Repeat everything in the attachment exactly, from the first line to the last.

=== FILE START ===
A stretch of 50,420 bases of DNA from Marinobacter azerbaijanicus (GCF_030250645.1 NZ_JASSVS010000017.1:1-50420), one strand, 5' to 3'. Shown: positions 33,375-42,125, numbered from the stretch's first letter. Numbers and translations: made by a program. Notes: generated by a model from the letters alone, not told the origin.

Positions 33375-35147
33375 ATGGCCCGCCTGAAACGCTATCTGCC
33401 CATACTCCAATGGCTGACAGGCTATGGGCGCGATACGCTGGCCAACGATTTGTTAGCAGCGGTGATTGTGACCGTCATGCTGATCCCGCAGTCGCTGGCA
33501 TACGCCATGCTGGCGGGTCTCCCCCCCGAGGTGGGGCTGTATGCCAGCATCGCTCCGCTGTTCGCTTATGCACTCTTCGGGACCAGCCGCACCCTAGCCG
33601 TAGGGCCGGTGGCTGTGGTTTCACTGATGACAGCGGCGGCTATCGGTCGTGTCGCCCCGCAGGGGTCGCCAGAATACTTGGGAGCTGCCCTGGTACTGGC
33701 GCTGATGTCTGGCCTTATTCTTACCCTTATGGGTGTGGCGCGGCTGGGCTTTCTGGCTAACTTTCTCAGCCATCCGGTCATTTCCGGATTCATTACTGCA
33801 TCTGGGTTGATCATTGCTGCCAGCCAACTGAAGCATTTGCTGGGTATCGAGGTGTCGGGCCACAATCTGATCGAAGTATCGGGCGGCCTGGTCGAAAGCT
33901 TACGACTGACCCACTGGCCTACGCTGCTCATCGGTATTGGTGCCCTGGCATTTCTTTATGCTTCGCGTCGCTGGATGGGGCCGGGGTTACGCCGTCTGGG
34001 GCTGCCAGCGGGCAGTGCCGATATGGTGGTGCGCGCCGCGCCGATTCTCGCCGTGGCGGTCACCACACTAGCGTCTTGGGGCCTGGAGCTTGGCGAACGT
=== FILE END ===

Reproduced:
A stretch of 50,420 bases of DNA from Marinobacter azerbaijanicus (GCF_030250645.1 NZ_JASSVS010000017.1:1-50420), one strand, 5' to 3'. Shown: positions 33,375-42,125, numbered from the stretch's first letter. Numbers and translations: made by a program. Notes: generated by a model from the letters alone, not told the origin.

Positions 33375-35147
33375 ATGGCCCGCCTGAAACGCTATCTGCC
33401 CATACTCCAATGGCTGACAGGCTATGGGCGCGATACGCTGGCCAACGATTTGTTAGCAGCGGTGATTGTGACCGTCATGCTGATCCCGCAGTCGCTGGCA
33501 TACGCCATGCTGGCGGGTCTCCCCCCCGAGGTGGGGCTGTATGCCAGCATCGCTCCGCTGTTCGCTTATGCACTCTTCGGGACCAGCCGCACCCTAGCCG
33601 TAGGGCCGGTGGCTGTGGTTTCACTGATGACAGCGGCGGCTATCGGTCGTGTCGCCCCGCAGGGGTCGCCAGAATACTTGGGAGCTGCCCTGGTACTGGC
33701 GCTGATGTCTGGCCTTATTCTTACCCTTATGGGTGTGGCGCGGCTGGGCTTTCTGGCTAACTTTCTCAGCCATCCGGTCATTTCCGGATTCATTACTGCA
33801 TCTGGGTTGATCATTGCTGCCAGCCAACTGAAGCATTTGCTGGGTATCGAGGTGTCGGGCCACAATCTGATCGAAGTATCGGGCGGCCTGGTCGAAAGCT
33901 TACGACTGACCCACTGGCCTACGCTGCTCATCGGTATTGGTGCCCTGGCATTTCTTTATGCTTCGCGTCGCTGGATGGGGCCGGGGTTACGCCGTCTGGG
34001 GCTGCCAGCGGGCAGTGCCGATATGGTGGTGCGCGCCGCGCCGATTCTCGCCGTGGCGGTCACCACACTAGCGTCTTGGGGCCTGGAGCTTGGCGAACGT